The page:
"The Kennedys" caused a big stir before it was even aired, since the History Channel refused to air it, allegedly because it was a smear job.
Well, it wasn't a smear job, and reportedly the History Channel pulled out because the Kennedys put pressure on them. But it also wasn't the great American epic that you would expect -- its stately beginning and exploration of the world-changing effects of the Kennedy administration are marred by a rushed ending and lackluster direction.
The miniseries follows the Kennedy family as John F. Kennedy (Greg Kinnear) is elected as the President of the United States, with the help of his bombastic father Joe Sr. (Tom Wilkinson) and his devoted brother Bobby (Barry Pepper). But JFK had many obstacles, both personal and professional -- he's crippled by a bad back, his father made many enemies, and his marriage to Jacqueline Bouvier Kennedy (Katie Holmes) was troubled.
And over the course of his administration, the Kennedy brothers grapple with Cuba, Russia, riots over civil rights for African-Americans, and chasing down the mob. But there are also many personal crises -- drug use, a baby's death, Joe Sr.'s stroke -- that they struggle to deal with, until the shocking assassinations that destroyed both men.
First off: is "The Kennedys" a smear job? Answer: no, it is not. However, it contains a lot of material that the Kennedy family doesn't like to publicize despite its truth: Rosemary Kennedy's lobotomy, the frequent infidelity by Joe Sr. and Jack, the First Family's drug use, and the fact that Joe Sr. wasn't above using crooked associations to get what he wanted.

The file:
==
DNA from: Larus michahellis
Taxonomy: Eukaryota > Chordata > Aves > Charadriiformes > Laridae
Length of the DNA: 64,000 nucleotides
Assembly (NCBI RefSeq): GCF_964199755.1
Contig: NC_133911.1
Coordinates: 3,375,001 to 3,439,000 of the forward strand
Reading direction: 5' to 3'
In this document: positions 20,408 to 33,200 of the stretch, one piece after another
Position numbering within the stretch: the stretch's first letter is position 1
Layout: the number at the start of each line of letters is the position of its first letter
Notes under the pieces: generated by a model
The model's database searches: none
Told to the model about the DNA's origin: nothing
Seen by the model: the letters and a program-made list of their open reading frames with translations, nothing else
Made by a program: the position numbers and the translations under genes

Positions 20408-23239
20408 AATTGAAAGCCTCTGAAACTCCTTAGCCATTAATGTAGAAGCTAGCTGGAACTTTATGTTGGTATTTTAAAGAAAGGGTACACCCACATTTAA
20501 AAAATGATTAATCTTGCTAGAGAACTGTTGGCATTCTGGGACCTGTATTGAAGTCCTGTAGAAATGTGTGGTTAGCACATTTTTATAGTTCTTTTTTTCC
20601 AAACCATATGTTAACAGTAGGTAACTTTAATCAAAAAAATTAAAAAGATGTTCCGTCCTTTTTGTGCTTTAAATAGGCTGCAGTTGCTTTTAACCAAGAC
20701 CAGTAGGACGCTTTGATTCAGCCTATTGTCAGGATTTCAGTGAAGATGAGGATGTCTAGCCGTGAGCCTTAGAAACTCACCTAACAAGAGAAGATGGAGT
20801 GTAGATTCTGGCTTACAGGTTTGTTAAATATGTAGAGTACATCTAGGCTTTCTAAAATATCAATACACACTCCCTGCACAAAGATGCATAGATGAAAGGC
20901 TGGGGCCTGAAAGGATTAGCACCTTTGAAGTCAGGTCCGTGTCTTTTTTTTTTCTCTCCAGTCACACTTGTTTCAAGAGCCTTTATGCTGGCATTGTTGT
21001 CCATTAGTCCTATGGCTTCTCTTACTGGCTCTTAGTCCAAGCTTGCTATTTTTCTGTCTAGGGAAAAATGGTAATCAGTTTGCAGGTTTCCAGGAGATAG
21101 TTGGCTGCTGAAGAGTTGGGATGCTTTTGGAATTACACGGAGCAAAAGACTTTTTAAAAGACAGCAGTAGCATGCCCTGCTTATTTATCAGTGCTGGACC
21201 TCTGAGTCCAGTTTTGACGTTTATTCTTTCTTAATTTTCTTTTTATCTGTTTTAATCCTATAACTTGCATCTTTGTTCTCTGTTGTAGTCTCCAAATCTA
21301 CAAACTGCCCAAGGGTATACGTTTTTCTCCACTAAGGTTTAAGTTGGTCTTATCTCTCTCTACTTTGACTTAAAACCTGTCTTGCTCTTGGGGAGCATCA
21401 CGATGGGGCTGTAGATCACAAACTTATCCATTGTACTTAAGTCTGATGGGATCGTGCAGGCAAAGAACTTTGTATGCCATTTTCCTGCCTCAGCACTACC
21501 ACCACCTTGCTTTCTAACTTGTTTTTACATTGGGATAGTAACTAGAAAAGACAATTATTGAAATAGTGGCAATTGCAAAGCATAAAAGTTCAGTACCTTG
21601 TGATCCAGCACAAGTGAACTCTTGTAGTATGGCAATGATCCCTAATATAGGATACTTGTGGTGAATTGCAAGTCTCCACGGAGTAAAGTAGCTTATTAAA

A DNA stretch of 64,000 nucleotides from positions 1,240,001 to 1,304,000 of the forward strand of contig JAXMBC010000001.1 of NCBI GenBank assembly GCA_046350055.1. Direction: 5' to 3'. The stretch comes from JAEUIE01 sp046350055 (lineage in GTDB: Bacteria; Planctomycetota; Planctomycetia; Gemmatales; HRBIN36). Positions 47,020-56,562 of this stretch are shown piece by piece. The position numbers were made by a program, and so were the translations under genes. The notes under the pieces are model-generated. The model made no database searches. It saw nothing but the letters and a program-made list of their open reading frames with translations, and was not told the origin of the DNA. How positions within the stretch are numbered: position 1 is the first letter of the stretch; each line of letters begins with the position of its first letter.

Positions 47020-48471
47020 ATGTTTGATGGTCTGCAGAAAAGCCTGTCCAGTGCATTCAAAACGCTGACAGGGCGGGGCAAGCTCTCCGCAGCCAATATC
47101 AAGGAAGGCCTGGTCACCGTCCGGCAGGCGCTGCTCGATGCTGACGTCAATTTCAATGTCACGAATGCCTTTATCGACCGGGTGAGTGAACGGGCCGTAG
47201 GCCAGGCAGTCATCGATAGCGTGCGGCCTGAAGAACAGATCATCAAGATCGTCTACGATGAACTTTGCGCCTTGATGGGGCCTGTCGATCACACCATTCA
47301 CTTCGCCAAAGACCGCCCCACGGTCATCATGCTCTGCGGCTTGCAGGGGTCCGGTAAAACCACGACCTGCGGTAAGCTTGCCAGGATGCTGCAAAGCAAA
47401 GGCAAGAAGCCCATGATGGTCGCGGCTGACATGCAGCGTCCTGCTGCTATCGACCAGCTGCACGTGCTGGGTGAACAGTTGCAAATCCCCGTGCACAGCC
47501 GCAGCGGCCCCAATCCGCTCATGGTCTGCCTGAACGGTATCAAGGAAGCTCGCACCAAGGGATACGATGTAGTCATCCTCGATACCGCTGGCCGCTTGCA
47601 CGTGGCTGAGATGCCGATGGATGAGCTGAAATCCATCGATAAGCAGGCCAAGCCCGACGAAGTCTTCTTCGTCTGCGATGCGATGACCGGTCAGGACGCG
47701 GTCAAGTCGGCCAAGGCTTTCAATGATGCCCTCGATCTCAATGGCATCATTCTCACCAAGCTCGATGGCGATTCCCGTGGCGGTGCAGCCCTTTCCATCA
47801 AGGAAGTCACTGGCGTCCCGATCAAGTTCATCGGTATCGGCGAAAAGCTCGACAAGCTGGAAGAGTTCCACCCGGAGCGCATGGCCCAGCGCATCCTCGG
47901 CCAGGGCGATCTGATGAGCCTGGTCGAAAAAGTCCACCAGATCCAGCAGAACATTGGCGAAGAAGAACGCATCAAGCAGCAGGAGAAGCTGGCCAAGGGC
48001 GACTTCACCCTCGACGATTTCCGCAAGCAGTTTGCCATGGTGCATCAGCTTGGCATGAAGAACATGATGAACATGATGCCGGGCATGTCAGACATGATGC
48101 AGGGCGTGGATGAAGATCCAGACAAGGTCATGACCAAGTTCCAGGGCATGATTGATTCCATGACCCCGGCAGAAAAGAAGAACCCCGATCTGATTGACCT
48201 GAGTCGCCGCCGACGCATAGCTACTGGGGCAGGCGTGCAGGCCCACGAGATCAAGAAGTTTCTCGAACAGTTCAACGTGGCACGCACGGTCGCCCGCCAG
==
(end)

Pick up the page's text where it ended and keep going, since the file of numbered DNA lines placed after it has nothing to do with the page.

However, the miniseries is a fair and sympathetic look at the Kennedy clan overall. The first five episodes are slow, stately and careful, outlining some of the major events of the Kennedy administration, and adding in flashbacks to show some of the family's history (such as the death of Joe Jr.). It's actually pretty amusing, although the direction is pretty lackluster, and painfully maudlin during emotional moments.
However, about five episodes in, the producers seemed to suddenly realize, "Yikes, we have only a few hours to wrap everything up! We'll have to smush everything to make it fit!" The last few episodes are HORRIBLY rushed -- the Marilyn affair takes up about ten minutes max (with no "happy birthday" song), and Bobby's entire presidential campaign is squashed into the final twenty minutes. The poor guy deserved more than that.
As for the actors, they're a mixed bag. Wilkinson and Diana Hardcastle are absolutely pitch-perfect as Joe and Rose Kennedy. Pepper and Kinnear don't look anything like their real-life counterparts, but they both give good performances -- Pepper is particularly good as the devout "good boy" who struggles to do the right thing, and he is the saving grace of the last two episodes.
The worst part, hands down? That would be Katie Holmes, who doesn't have the elegance, poise or grace to play Jacqueline Kennedy. And she has only three acting modes: pouty, smiley and blank.
"The Kennedys" is certainly a miniseries worth watching, especially since it highlights part of the Kennedy family's past that are often left unilluminated. But that doesn't mean it couldn't have used another two episodes and a better Jackie.